Lamar Johnson

Does an elected prosecutor have the authority to correct the wrongful convictions of their predecessors?

This week, 45 elected prosecutors from around the country signed and submitted a brief to the Missouri Supreme Court fervently arguing that they did.

“When an innocent person becomes enmeshed in the gears of that system, the officials empowered by the public to turn on the machinery are not powerless to turn it off,” they state in an amicus curiae brief filed on Monday, February 10. “It would be a perverse system indeed if elected representatives may ask the courts to imprison innocent citizens but not to free them.”

The brief was submitted as part of the Lamar Johnson case, which the Supreme Court is currently reviewing and is being closely watched by elected prosecutors nationwide. It’s a case dredged up by St. Louis Circuit Attorney Kimberly Gardner’s Conviction Integrity Unit.

Twenty-four years ago, Johnson was convicted of murdering Marcus Boyd on October 30, 1994, though evidence shows that Johnson was at a friend’s house and would not have been able to commit the crime. He was sentenced to life in prison without the possibility of parole.

In July, Gardner’s prosecutors asked Circuit Judge Elizabeth Hogan to set aside Johnson’s 1995 murder conviction. Gardner’s team alleges that former prosecutors and police fabricated evidence to get the conviction of an innocent man.

Hogan brought in Missouri Attorney General Eric Schmitt to represent the state, which is what voters elected Gardner to do. Schmitt has argued all the way to the state’s highest court that Gardner doesn’t have the authority to ask for a new trial if she thinks an innocent person has spent more than two decades in prison wrongfully.

The Missouri Supreme Court’s ruling in the Johnson case would impact other prosecutors throughout the state, including St. Louis County Prosecuting Attorney Wesley Bell, who have also established a Conviction Integrity Unit.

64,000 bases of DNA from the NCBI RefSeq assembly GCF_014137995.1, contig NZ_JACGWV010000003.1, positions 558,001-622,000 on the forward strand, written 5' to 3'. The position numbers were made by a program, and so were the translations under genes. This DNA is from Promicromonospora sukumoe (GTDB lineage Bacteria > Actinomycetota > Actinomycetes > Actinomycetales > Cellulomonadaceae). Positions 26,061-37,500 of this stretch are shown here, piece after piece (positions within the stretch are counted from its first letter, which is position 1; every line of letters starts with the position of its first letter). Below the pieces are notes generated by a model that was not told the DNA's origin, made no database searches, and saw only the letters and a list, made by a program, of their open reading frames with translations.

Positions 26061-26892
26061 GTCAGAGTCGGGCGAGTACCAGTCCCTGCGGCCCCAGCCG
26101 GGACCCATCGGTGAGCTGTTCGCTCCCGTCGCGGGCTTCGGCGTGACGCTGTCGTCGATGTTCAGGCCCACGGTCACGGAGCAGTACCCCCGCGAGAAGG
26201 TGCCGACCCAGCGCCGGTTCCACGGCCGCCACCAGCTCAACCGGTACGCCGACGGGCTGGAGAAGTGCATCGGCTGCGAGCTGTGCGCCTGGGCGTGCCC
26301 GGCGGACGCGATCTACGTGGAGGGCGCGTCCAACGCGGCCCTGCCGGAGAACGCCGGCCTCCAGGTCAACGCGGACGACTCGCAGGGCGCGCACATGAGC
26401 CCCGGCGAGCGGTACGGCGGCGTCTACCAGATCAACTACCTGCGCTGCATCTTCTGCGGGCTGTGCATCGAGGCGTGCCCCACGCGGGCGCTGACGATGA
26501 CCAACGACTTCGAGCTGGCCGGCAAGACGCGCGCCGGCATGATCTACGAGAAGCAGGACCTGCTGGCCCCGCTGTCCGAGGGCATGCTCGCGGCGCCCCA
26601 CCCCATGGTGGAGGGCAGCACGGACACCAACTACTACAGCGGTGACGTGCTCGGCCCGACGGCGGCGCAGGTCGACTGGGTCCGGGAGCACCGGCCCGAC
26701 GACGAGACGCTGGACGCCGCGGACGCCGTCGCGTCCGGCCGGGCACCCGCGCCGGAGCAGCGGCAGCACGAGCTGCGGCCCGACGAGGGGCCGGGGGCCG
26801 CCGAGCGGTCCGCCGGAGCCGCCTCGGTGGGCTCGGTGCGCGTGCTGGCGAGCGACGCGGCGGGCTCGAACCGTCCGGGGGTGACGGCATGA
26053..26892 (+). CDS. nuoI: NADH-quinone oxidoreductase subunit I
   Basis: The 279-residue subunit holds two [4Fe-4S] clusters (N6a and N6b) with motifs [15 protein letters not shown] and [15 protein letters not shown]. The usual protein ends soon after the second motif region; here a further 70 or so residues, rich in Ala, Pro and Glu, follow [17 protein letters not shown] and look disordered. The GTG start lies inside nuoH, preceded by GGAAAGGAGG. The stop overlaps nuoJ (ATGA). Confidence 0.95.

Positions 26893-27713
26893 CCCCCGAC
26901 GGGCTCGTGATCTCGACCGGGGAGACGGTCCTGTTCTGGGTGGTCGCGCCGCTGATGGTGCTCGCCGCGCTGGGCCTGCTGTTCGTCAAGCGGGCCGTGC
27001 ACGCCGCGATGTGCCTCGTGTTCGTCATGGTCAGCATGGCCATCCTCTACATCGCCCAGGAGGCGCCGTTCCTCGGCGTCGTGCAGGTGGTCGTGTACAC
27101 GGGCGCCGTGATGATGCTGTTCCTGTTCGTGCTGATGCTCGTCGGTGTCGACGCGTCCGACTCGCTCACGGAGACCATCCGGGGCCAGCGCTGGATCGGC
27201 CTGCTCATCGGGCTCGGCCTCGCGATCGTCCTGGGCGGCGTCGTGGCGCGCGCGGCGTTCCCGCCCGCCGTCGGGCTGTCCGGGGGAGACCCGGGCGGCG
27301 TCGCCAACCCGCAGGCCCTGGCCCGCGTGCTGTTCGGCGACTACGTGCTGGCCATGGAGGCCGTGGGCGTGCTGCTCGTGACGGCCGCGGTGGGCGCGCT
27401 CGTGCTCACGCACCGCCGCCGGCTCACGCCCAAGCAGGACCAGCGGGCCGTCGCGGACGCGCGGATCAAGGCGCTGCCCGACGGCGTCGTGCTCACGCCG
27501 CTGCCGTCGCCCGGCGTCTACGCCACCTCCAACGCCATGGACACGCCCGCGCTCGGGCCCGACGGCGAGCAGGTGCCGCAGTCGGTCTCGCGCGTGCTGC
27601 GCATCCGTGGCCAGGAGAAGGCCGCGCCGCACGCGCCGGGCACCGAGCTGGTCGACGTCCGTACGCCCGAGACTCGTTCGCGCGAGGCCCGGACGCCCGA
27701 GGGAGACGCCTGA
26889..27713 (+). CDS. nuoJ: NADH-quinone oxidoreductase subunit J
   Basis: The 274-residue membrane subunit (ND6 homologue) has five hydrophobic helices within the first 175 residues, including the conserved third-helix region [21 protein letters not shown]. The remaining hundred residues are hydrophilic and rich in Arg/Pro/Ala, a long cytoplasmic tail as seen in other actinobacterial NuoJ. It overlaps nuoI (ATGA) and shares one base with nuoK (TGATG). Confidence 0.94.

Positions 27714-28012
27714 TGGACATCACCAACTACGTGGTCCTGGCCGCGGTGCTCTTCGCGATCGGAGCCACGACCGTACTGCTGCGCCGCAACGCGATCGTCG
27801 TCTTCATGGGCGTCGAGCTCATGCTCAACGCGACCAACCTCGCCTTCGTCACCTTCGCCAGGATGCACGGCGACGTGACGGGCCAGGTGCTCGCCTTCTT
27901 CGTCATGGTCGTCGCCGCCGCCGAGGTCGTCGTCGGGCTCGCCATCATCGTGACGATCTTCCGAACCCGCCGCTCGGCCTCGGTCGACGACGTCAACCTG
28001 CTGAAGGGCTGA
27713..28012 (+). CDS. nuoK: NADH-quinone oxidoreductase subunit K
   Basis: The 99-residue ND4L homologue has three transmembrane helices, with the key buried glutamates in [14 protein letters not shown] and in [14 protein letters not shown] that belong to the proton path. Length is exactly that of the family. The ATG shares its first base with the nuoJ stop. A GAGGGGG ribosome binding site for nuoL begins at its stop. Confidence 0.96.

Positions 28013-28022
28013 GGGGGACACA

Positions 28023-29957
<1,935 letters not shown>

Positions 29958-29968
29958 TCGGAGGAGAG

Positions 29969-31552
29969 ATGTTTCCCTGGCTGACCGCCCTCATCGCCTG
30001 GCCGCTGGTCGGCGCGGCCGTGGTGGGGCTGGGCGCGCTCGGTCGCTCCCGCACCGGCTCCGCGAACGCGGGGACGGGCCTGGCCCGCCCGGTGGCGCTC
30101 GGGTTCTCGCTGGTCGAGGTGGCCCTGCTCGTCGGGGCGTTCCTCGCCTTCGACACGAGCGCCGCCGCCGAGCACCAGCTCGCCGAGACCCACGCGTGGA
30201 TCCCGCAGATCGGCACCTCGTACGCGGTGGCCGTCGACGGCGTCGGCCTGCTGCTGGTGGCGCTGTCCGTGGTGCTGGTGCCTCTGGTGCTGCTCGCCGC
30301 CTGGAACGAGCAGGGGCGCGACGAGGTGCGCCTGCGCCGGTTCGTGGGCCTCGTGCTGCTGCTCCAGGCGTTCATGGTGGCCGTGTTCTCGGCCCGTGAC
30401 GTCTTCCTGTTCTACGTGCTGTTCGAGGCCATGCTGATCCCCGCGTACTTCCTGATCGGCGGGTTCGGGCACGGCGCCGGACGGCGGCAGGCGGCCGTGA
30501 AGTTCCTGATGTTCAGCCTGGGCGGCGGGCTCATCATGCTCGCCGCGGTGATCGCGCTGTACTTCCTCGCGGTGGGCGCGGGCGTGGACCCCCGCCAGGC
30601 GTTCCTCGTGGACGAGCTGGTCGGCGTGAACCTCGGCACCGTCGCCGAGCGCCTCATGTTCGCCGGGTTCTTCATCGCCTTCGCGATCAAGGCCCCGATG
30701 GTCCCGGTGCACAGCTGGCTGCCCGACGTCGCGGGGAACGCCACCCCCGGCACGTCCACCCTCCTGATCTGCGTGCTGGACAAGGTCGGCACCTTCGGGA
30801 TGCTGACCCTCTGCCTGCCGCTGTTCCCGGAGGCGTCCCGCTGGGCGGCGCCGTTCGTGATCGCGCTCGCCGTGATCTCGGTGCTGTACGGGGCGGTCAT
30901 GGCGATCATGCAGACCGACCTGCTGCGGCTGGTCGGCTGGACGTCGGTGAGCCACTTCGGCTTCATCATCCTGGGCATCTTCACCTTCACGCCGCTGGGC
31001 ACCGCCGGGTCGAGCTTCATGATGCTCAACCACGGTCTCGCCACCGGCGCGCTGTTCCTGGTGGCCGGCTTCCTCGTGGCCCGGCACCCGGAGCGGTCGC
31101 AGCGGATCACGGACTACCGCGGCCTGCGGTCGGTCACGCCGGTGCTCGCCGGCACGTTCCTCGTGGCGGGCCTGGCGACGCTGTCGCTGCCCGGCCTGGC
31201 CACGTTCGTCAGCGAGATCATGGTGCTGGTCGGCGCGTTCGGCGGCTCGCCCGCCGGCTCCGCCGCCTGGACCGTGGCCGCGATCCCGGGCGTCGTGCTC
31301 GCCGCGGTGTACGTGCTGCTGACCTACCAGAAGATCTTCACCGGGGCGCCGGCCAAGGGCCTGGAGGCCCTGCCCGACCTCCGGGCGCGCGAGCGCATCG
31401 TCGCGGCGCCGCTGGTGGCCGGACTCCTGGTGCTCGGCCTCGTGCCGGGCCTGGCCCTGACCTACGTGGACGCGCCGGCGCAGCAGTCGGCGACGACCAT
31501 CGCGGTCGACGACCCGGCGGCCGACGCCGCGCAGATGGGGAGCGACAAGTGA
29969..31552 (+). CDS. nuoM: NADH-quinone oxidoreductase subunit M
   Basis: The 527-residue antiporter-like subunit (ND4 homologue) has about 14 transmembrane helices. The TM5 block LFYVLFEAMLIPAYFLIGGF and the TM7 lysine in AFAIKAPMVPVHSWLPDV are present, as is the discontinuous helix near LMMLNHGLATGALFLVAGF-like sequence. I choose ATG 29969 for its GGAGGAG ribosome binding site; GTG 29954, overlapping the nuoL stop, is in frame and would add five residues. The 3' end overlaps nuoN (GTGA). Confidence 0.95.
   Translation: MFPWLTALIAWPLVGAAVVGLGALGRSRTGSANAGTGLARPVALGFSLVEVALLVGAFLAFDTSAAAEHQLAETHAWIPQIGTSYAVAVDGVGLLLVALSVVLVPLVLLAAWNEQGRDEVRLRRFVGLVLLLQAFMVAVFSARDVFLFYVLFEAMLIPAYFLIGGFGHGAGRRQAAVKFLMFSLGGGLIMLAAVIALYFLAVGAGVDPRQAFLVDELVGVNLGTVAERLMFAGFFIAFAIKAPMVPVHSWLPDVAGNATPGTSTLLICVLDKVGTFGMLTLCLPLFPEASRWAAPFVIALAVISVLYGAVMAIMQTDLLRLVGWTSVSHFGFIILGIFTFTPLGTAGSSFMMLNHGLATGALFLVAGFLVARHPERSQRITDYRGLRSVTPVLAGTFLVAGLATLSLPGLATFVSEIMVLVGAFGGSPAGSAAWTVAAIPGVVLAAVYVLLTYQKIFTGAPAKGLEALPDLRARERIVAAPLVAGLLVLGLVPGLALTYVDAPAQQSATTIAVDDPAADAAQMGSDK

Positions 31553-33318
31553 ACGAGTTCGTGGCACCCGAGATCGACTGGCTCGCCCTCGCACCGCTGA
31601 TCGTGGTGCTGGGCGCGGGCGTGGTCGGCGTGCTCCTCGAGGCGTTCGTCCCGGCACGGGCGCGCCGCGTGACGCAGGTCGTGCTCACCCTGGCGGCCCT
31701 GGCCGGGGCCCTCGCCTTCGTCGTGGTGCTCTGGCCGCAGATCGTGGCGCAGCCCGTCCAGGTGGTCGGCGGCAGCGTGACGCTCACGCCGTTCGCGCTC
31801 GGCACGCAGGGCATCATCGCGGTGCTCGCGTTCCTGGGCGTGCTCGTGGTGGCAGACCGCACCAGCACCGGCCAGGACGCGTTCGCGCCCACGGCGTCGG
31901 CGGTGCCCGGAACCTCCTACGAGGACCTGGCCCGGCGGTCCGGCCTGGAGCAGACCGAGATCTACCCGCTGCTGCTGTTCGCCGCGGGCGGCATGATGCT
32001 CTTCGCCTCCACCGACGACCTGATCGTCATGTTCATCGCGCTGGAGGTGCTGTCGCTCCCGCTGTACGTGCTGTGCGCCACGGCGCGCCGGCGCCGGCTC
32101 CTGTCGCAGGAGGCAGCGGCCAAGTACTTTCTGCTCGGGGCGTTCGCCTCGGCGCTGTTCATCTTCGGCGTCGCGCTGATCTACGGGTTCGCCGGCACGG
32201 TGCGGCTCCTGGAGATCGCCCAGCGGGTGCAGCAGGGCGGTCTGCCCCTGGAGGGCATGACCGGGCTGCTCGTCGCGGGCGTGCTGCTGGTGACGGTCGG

“If allowed to stand, this decision would not only leave Lamar Johnson behind bars, but create a severe barrier to justice for any person wrongfully convicted in Missouri by blocking the ability of prosecutors to ask courts to remedy such cases, thus rendering all conviction integrity efforts across the state null and void,” said Bell, a signatory to the brief.

Through 2018, Conviction Integrity Units have been responsible for producing 344 exonerations nationwide, according to the brief.

“A loss in this case could also send a message to those who are trying to undermine the work of elected prosecutors nationally who are looking to increase accountability,”  said Miriam Krinsky, executive director of Fair and Just Prosecution. “And it could embolden those who are trying to push back on these reform-minded leaders.”

The brief argues that nationally Conviction Integrity Units have grown into a “recognized benchmark” for local prosecution offices, and they are now “well-settled vehicles” for reviewing and seeking to overturn convictions when there is evidence of actual innocence or misconduct by prosecutors or law enforcement. By the end of 2018, such units operated in 44 jurisdictions across the country, including in many of amici’s own cities and counties.

“Although prosecutors serve as legal representatives of the state, they are not one-dimensional advocates charged with obtaining convictions and resisting the reversal of a wrongful conviction at all costs,” the brief states.

Gardner has faced fierce resistance during her tenure as prosecutor, and she recently filed a civil rights lawsuit against the City of St. Louis, the St. Louis Police Officers Association and other individuals. The lawsuit argues that the resistance and attacks aimed at ousting her from office are racially motivated. The pushback to Gardner’s Conviction Integrity Unit is a reflection of the pushback she is facing, one signatory said.

“Allowing politics to determine whether relief is granted or denied in a case where there are credible claims of innocence and serious concerns about prosecutorial and law enforcement misconduct is unconscionable,” said Andrew Warren, state attorney of Florida’s Thirteenth Judicial Circuit, another signatory to the brief. “This is a matter of justice for Lamar Johnson and the integrity of our system.”

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